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Outcomes After Neoadjuvant Carboplatin/Paclitaxel in Women With Ovarian Cancer and Planned Delayed Surgery: ICON8 Analysis


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In a post hoc analysis from the ICON8 trial reported in The Lancet Oncology, Morgan et al found evidence indicating that the evaluation of response to platinum-based neoadjuvant therapy in women with ovarian carcinoma using Response Evaluation Criteria in Solid Tumors (RECIST), version 1.1, should not be used alone to determine whether delaying primary surgery will be beneficial.

“The RECIST-defined radiological response rate was lower than that frequently quoted to patients in the clinic. RECIST and GCIG CA125 responses to neoadjuvant chemotherapy for epithelial ovarian cancer should not be used as individual predictive markers to stratify patients who are likely to benefit from delayed primary surgery, but instead used in conjunction with the patient’s clinical capacity to undergo cytoreductive surgery. A patient should not be denied surgery based solely on the lack of a RECIST or GCIG CA125 response.”
— Morgan et al

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Study Details

The ICON8 trial included 1,566 women with newly diagnosed International Federation of Gynecology and Obstetrics (FIGO) stage IC to IV cancer of the ovary, fallopian tube, or primary peritoneum. Patients were randomly assigned to receive one of three neoadjuvant carboplatin/paclitaxel regimens. The previously reported intention-to-treat primary progression-free survival analysis showed no significant difference between standard 3-weekly carboplatin plus paclitaxel vs either 3-weekly or weekly carboplatin plus weekly paclitaxel.

The current analysis included 779 patients with predominantly FIGO stage III to IV high-grade serous carcinoma who were planned to receive delayed primary surgery and had RECIST version 1.1–evaluable disease at trial entry or Gynecologic Cancer InterGroup CA-125 (GCIG CA-125)–evaluable disease at time of diagnosis. Progression-free survival was assessed in a landmark analysis and was defined as the time between date of presurgical planning radiologic tumor assessment and date of investigator-assessed clinical or radiologic progression or death.

Key Findings

Median follow-up was 29.5 months (interquartile range = 15.6­–54.3 months) in women who received neoadjuvant chemotherapy followed by delayed primary surgery. Among 564 women with RECIST-evaluable disease, 348 (62%) had a complete or partial response. Among 727 women with CA-125–evaluable disease, 610 (84%) had a CA-125 response. Among 534 women with both RECIST and CA-125 data, RECIST stable or progressive disease was found in 148 (33%) of 453 patients with a CA-125 response.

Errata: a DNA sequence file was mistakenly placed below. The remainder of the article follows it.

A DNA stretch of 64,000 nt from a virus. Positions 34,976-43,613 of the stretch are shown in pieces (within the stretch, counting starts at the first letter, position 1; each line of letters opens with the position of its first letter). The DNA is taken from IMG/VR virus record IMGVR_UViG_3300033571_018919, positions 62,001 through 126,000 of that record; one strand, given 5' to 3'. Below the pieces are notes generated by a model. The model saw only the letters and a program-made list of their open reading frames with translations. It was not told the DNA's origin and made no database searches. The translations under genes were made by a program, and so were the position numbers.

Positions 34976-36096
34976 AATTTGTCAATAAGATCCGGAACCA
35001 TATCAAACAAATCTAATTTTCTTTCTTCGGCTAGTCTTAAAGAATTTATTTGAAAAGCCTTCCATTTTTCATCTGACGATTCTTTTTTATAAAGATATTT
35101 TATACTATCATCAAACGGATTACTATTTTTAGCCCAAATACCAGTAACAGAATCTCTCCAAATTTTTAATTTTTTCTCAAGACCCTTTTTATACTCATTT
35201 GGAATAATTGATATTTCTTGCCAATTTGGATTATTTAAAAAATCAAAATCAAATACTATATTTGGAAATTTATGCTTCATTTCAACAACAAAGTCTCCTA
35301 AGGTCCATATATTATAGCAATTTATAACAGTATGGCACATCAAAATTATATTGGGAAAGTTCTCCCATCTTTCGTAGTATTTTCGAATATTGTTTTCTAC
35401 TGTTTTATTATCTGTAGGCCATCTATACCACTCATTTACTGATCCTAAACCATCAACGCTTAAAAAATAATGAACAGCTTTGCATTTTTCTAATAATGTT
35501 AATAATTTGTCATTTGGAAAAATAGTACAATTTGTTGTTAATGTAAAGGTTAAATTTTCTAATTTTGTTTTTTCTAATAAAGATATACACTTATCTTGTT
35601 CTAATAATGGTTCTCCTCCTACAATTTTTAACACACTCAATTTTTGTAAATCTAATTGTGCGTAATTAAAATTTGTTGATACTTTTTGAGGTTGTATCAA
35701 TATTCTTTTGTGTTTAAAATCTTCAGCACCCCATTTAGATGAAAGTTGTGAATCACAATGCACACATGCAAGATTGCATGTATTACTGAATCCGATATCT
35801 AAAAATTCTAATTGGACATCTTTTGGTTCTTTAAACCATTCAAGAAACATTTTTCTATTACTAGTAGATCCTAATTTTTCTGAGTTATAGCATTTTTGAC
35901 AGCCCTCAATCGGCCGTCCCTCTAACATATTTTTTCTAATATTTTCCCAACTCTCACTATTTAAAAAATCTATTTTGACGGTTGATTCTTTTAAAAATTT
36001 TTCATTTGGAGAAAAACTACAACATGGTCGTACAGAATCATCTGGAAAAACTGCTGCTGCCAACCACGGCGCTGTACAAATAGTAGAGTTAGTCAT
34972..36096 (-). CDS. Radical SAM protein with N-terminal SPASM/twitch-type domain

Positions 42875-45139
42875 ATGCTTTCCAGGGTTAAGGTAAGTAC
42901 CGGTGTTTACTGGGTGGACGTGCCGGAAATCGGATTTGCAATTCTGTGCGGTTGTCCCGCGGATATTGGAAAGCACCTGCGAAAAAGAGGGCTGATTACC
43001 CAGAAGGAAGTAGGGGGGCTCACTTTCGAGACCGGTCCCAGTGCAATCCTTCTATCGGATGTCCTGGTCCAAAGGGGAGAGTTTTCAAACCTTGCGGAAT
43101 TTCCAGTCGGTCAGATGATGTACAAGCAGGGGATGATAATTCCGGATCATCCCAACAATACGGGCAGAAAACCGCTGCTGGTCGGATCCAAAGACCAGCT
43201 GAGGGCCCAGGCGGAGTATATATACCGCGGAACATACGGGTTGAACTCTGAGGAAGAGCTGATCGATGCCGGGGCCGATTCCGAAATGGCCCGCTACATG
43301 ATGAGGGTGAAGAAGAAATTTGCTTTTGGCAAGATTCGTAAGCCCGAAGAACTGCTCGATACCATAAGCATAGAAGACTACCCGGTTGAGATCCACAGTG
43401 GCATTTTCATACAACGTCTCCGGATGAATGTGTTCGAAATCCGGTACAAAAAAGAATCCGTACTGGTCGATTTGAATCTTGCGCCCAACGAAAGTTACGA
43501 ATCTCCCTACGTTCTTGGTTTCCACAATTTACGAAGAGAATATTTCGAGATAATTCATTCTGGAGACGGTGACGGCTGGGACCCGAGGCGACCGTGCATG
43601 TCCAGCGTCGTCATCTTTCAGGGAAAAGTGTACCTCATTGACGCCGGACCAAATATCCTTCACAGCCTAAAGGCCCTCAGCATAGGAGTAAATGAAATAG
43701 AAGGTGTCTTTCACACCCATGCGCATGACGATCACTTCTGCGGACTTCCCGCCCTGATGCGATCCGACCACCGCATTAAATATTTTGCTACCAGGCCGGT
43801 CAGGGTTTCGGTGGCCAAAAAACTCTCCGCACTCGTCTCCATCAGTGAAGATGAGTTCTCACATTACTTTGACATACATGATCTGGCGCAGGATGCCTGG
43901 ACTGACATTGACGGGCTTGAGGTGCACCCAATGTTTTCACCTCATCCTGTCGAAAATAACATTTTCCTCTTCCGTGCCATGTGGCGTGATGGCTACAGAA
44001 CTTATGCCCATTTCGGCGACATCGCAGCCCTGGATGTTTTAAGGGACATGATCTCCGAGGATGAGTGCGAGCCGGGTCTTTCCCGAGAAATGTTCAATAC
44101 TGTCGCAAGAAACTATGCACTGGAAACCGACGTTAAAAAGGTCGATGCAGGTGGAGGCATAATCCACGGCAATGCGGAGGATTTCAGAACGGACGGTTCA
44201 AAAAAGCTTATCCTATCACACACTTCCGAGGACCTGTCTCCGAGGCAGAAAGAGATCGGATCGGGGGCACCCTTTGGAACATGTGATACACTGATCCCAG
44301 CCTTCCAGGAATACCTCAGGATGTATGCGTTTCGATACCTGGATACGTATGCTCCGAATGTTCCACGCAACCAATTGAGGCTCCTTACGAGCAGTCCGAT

Median progression-free survival was 14.4 months (95% confidence interval [CI] = 9.2–28.0 months) among patients with RECIST complete or partial response and 13.3 months (95% CI = 8.1-20.1 months) among those with RECIST stable disease. In analysis excluding the 13% of women who did not undergo surgery, median progression-free survival was 15.0 months and 14.0 months.

Median progression-free survival was 13.8 months (95% CI = 8.8–23.4 months) among women with a CA-125 response and 9.7 months (95% CI = 5.8–14.5 months) among those without a CA-125 response. In analysis excluding the 15% of women who did not undergo surgery, median progression-free survival was 14.2 months and 10.5 months.

Complete cytoreduction was achieved in 187 (56%) of 335 women with a RECIST complete or partial response and 73 (42%) of 172 with RECIST stable disease. Complete cytoreduction was achieved in 290 (50%) of 576 women with CA125 response and 30 (30%) of 101 without a CA-125 response.

The investigators concluded, “The RECIST-defined radiological response rate was lower than that frequently quoted to patients in the clinic. RECIST and GCIG CA125 responses to neoadjuvant chemotherapy for epithelial ovarian cancer should not be used as individual predictive markers to stratify patients who are likely to benefit from delayed primary surgery, but instead used in conjunction with the patient’s clinical capacity to undergo cytoreductive surgery. A patient should not be denied surgery based solely on the lack of a RECIST or GCIG CA125 response.”

Andrew R. Clamp, PhD, of The Christie NHS Foundation Trust and The University of Manchester, is the corresponding author for The Lancet Oncology article.

Disclosure: The study was funded by Cancer Research UK, UK Medical Research Council, Health Research Board in Ireland, Irish Cancer Society, and Cancer Australia. For full disclosures of the study authors, visit thelancet.com.

The content in this post has not been reviewed by the American Society of Clinical Oncology, Inc. (ASCO®) and does not necessarily reflect the ideas and opinions of ASCO®.
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